It’s well-documented the importance of good ventilation within livestock sheds and the issues that can arise if there is poor ventilation within housing facilities and the impact this can have on an animal’s performance.
Hugh Rooney, a drystock advisor with Teagasc, spoke about common signs of poor ventilation, the importance of it in terms of animal performance, and also how it can help to prolong the life of a shed.
Here’s what he had to say: “The recent cold spell, followed by wet conditions, will have tested how good the ventilation is in cattle sheds.
“Good ventilation in buildings is required for the health and performance of livestock. Ventilation provides fresh air and removes heat and moisture generated by the housed livestock.
“It’s this moist warm air that carries viruses and bacteria and needs to be removed from the shed(s).
“Good ventilation can also extend the life span of the building as there will be less condensation, gases and dust, all of which corrode building materials.”
Signs of poor ventilation include:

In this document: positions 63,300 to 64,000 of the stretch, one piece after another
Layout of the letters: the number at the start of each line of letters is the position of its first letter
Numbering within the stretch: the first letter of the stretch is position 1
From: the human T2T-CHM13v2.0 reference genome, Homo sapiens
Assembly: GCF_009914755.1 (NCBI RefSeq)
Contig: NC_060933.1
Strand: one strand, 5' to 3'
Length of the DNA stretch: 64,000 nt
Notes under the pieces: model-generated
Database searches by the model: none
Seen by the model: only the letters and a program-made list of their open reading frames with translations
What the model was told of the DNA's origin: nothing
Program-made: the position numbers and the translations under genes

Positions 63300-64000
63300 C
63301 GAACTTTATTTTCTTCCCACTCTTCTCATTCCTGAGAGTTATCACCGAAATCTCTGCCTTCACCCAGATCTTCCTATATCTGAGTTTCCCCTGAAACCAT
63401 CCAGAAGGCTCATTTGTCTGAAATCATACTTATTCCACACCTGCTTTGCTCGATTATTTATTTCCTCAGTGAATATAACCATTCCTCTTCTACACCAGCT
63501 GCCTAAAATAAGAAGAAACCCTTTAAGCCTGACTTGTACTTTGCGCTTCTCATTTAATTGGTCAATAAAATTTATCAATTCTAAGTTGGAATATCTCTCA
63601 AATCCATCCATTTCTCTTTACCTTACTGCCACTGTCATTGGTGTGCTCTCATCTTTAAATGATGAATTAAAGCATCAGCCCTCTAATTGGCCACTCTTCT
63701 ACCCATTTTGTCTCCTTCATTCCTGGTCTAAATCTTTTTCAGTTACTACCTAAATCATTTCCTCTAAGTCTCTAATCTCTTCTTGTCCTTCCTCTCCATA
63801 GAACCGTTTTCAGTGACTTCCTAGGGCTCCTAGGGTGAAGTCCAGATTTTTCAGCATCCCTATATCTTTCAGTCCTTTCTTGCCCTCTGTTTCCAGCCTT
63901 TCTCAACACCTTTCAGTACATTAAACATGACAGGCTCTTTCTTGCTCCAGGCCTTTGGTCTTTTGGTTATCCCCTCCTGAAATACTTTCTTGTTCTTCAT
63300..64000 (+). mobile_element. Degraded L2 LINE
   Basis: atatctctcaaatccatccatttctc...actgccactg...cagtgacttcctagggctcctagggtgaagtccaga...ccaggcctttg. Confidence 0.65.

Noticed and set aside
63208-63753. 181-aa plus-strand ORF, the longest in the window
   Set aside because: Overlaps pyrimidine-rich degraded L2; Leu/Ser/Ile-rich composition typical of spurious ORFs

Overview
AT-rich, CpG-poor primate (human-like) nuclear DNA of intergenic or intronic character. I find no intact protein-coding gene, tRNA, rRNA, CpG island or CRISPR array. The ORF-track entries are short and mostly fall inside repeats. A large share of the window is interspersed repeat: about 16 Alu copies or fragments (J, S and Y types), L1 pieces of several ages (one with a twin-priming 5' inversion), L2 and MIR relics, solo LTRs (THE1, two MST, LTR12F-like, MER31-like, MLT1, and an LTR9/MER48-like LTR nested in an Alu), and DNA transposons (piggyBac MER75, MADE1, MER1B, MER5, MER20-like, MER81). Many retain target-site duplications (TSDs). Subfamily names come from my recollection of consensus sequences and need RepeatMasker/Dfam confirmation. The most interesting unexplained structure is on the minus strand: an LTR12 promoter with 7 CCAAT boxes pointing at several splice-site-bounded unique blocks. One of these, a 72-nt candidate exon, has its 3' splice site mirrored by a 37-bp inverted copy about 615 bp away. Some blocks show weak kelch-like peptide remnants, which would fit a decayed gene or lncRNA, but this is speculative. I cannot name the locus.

- Cobwebs and dust;
- Stains and drips on purlins;
- Wet bedding;
- Low lying draughts;
- Respiratory problems in livestock.
“Housing in Ireland is generally ventilated using the stack effect. The stack effect works with the livestock producing heat that rises and leaves through the outlet.
“This creates a vacuum and pulls in cool air from the outside. This continuous cycle provides good ventilation but can be affected in the following ways [below].”
- Small inlet or outlet space;
- High roofs;
- Adjoining buildings blocking the inlet ventilation;
- Dust and cobwebs building up or blocking the inlet or outlet space.
“Good ventilation will help to improve animal performance and also to extend the life of the building. So keep an eye out for signs of poor ventilation and correct it.”